February 2003

Trey Anastasio
Elektra CD 62749-2
Released: 2002

by John Crossett

Musical Performance ***1/2 *
Recording Quality **
Overall Enjoyment ***1/2 *

I have a confession to make: Despite being a Vermonter and a music lover with very diverse tastes, I’ve never been a big fan of the rock group Phish. One of the very few groups from my small state that makes it big in the music industry, and I, a native son, am not a follower. Weird, huh? Still, when a good friend and modern-rock fan suggested that Phish guitarist Trey Anastasio’s self-titled album was worthy of my consideration, I was intrigued.

While the influences in Anastasio’s music are many, the main inspiration is Jerry Garcia and The Grateful Dead. Anastasio carries on that jam-band, let's-have-some-fun-while-making-good-music tradition that the Dead did so well and that Phish cultivated further. There’s a tight-yet-loose-jointed feel to Trey Anastasio that seeps out of every song. Anastasio and friends are more contemplative here than rocking, but that adds to the enjoyment factor, as it allows the listener to fall into the music more deeply. The track that best exemplifies this and also demonstrates Garcia’s inspiration is "Last Tube." You can almost see the smiles on the musician's faces and hear them tossing back laughter as they recorded this one. At over 11 minutes, this conglomeration of diverse styles is welded together into a song so beautifully rendered that you will wish didn’t have to end.

Further, you’ll hear styles that cover everything from rock to blues to jazz to world -- all there for you to pick out at your leisure. One of the more enjoyable aspects of this melding, however, is that none of the influences calls attention to itself; they just sort of blend into the overall soundscape.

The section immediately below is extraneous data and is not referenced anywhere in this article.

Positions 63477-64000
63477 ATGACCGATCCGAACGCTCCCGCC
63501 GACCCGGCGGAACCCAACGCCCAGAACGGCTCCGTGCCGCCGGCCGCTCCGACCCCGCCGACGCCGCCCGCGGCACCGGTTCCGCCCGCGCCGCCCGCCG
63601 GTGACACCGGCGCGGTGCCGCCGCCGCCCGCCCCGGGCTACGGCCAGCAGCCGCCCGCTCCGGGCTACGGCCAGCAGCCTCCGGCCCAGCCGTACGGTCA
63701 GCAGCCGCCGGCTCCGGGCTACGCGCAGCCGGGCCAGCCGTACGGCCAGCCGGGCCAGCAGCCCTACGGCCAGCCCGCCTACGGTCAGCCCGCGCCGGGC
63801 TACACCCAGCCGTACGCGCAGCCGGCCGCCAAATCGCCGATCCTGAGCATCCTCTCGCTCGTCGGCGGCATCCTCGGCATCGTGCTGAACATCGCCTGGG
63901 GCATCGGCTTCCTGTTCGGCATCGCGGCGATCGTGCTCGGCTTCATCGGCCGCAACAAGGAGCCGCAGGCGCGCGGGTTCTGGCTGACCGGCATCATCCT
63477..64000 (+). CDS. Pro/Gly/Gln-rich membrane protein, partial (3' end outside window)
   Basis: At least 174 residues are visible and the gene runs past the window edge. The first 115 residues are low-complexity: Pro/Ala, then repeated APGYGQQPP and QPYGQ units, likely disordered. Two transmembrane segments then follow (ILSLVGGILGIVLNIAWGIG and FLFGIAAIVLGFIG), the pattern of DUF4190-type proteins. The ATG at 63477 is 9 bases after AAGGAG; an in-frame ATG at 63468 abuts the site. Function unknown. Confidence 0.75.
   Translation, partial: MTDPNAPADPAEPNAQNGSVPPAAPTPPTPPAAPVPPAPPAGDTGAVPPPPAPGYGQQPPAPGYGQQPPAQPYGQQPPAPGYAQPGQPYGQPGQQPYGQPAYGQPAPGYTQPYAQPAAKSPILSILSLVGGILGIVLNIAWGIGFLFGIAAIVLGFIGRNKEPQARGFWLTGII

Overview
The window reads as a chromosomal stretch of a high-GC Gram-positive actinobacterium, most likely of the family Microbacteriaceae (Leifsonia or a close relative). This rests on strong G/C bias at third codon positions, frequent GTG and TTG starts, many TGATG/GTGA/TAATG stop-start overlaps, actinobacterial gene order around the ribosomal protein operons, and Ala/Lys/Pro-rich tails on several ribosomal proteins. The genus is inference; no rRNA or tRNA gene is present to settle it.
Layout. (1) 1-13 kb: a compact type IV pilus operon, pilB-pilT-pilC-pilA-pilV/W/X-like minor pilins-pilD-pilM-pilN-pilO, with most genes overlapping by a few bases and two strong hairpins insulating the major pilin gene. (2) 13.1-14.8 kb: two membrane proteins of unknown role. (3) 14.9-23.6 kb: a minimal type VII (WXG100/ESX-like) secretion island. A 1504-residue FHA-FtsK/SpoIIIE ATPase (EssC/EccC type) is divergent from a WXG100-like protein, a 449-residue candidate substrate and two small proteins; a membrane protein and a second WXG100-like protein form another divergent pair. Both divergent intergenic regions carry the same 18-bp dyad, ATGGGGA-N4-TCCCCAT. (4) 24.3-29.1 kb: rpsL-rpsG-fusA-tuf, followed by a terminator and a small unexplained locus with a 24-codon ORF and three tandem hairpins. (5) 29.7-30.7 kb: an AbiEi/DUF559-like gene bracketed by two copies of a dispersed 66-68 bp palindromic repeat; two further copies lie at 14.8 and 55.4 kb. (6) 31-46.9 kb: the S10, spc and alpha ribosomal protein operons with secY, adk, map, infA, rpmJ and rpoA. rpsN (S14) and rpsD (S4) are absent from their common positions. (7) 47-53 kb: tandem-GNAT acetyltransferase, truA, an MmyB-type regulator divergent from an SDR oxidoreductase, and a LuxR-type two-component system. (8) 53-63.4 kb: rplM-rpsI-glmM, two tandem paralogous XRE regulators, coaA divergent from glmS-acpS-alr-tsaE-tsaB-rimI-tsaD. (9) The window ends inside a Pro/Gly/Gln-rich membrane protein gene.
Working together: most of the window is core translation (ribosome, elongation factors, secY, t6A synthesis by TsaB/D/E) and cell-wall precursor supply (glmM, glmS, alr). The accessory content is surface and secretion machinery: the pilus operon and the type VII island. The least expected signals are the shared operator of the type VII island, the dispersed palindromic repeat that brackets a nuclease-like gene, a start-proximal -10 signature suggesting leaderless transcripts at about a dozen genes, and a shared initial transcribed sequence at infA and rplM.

Take"Ray Dawn Balloon," for instance. You’ll hear echoes of Sergeant Pepper’s-era Beatles sound combined with a touch of folk and bluegrass. This is an interesting combination, one that makes for a mighty tasty sonic treat. Also, listen to "Alive Again" for an enjoyable blend of Latino music with pop/rock.

It is a shame that the sonics on Trey Anastasio don’t come up to the level of the music. While it’s easy to follow most of the musical lines, none of the instruments is all that clearly recorded. The low-level detail that helps bridge the gap between canned music and live music is missing from this album. Anastasio’s vocals have an edge to them that sounds a lot like microphone overloading. It doesn’t happen on every cut, mind you, but when it’s there, it’s noticeable. Many of these problems are those that arise when you spend six months recording, as Anastasio and friends did here at The Barn back home in Vermont.

If you are a Phish fan, this disc is a must-buy. If you’re a Deadhead and you’re casting about for music that can help fill the void, then check out Trey Anastasio and find much to enjoy. And if, like me, you love to explore new musical horizons (even if they’re to be found in your own backyard), then this CD may offer you a new musical vista.